Leighton Taylor: An overview of the current professional services market
Having moved into the second quarter of 2017, we thought it would be useful to provide a brief overview of how we see the current market from a candidate perspective.
- Despite a small dip in activity (immediately after the Brexit vote) the uncertain political environment hasn't reduced activity in the market. In fact Q1 of 2017 has been one of the busiest for new vacancies and applicants that we can remember for some time.
- The competition for talent is still very evident, meaning that salaries have remained fairly consistent with the previous 2 years. Certain firms have also paid way above their salary bands to attract exceptional people.
- It is undoubtedly a very good time to be looking for a new role within the professional services sector. At most levels, it continues to be a “Candidate led market” with more vacancies than candidates across the different disciplines, meaning multiple firms competing over a small pool of applicants. Firms however remain cautious and need their new hires to tick more boxes meaning they will go back to square one if there are any doubts at all. Candidates must be performing at all stages of the recruitment process.
- Over the past few months firms have been more open to trying different methods to attract the best candidates. This has included looking at part-time options or flexible working patterns for those applicants who require it – approaches that are incredibly welcome.
- Counter offers are still common and fairly detrimental to both candidates and employers. Candidates who are counter-offered and remain where they are, are still very often looking again 6 months later because fundamentally nothing has really changed with their roles. • Following on from last year there is still a continued requirement for junior managers with a greater mix of planning and implementation as opposed to just the strategic side.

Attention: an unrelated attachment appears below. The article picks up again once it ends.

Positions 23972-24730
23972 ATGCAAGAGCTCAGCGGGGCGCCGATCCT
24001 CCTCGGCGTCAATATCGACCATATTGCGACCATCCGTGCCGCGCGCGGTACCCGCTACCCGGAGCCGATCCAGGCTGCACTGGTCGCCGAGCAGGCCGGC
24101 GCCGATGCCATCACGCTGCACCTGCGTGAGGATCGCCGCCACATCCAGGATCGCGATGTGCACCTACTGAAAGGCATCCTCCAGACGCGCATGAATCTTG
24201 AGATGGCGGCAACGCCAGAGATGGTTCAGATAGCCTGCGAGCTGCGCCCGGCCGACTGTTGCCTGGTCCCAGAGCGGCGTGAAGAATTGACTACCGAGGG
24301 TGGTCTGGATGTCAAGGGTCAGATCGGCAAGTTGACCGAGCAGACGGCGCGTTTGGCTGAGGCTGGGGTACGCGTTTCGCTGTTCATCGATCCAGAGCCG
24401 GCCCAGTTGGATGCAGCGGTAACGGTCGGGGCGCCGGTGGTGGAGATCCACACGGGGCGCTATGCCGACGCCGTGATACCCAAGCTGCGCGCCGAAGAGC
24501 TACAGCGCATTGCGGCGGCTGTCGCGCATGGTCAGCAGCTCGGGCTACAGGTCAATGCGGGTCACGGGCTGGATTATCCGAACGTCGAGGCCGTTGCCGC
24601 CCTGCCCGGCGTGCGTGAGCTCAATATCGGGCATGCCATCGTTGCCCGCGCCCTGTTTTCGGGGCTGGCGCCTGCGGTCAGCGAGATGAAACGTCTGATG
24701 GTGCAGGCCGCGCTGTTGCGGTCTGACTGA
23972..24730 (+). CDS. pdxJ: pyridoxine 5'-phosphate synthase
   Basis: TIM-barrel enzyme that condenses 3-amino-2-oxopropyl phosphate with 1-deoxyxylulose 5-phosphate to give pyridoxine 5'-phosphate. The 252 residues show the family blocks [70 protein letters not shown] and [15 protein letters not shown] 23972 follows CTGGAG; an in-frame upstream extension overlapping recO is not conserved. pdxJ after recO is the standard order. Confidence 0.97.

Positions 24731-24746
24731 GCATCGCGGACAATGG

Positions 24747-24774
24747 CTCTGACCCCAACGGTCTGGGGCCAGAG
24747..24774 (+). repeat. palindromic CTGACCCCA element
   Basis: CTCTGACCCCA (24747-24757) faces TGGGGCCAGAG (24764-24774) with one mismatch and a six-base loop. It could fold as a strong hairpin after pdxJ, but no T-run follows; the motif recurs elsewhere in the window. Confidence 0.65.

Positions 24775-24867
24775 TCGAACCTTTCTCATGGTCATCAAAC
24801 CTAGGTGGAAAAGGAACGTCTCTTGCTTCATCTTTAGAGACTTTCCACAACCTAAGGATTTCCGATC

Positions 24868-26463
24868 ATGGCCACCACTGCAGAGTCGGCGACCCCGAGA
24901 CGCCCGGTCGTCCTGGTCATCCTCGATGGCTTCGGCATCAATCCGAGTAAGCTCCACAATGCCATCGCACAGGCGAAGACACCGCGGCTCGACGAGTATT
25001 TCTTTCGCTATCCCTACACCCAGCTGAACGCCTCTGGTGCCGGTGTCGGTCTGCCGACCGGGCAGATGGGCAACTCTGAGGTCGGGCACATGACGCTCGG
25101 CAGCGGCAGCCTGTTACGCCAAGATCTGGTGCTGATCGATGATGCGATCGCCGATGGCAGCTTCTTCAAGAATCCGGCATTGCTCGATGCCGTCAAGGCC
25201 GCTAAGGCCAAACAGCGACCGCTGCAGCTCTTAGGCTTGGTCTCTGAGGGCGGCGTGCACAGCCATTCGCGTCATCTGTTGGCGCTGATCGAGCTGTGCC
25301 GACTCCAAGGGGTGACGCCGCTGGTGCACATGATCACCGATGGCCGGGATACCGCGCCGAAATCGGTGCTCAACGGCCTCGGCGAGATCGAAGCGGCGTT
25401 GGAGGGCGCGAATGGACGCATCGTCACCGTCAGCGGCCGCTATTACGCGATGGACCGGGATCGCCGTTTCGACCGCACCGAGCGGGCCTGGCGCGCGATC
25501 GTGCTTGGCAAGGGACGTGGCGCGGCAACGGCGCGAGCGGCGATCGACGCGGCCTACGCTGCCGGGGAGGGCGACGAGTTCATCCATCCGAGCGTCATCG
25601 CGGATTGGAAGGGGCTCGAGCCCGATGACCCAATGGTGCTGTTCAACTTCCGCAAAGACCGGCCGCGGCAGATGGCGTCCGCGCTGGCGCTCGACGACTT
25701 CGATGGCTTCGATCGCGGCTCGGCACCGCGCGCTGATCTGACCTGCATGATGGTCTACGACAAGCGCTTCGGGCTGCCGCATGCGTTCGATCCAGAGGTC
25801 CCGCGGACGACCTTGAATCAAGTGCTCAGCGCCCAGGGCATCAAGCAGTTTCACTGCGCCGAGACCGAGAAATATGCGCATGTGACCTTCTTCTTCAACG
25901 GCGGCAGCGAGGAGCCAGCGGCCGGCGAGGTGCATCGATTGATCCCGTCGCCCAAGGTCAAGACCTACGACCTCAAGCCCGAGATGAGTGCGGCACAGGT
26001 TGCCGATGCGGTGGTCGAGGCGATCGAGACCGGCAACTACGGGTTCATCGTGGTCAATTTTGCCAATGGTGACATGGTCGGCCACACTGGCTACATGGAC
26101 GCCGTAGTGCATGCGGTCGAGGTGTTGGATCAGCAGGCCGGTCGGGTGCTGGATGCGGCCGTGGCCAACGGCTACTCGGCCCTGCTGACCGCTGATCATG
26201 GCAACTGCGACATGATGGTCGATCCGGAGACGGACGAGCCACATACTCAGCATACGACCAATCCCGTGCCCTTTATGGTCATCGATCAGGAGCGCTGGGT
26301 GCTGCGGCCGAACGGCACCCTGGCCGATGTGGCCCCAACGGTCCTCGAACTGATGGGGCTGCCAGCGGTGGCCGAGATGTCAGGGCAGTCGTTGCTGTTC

- The most frequent vacancies are business development and very often at Manager or Executive level. They generally have broad remits, including some marketing and communications. Pitches are still vitally important but the larger firms have continued to recruit specialist central teams to take away the amount of bids in their broader BD roles. Other disciplines such as digital, thought leadership and campaign management have grown in frequency.
- Senior level vacancies are incredibly competitive at the moment, with a number of good candidates at that level looking.
- The legal sector is the highest paid of the professional services sectors, followed by accountancy/management consultancies and then property/construction firms. Outside of legal, firms continue to put more emphasis on package so bonus potential can be higher to supplement lower base salaries.
- We have seen a small increase in firms looking outside of sector for candidates. 16% of our placements this year have been made with candidates from non-professional services backgrounds. This is encouraging but partnership experience is still definitely the much preferred choice and the majority of these positions were either quite junior (where clients have to be more open) or filled by candidates from similar types of environments – professional bodies, financial services firms etc. Previous industry or sector/practice knowledge is highly sought after as many firms want new recruits to add value immediately.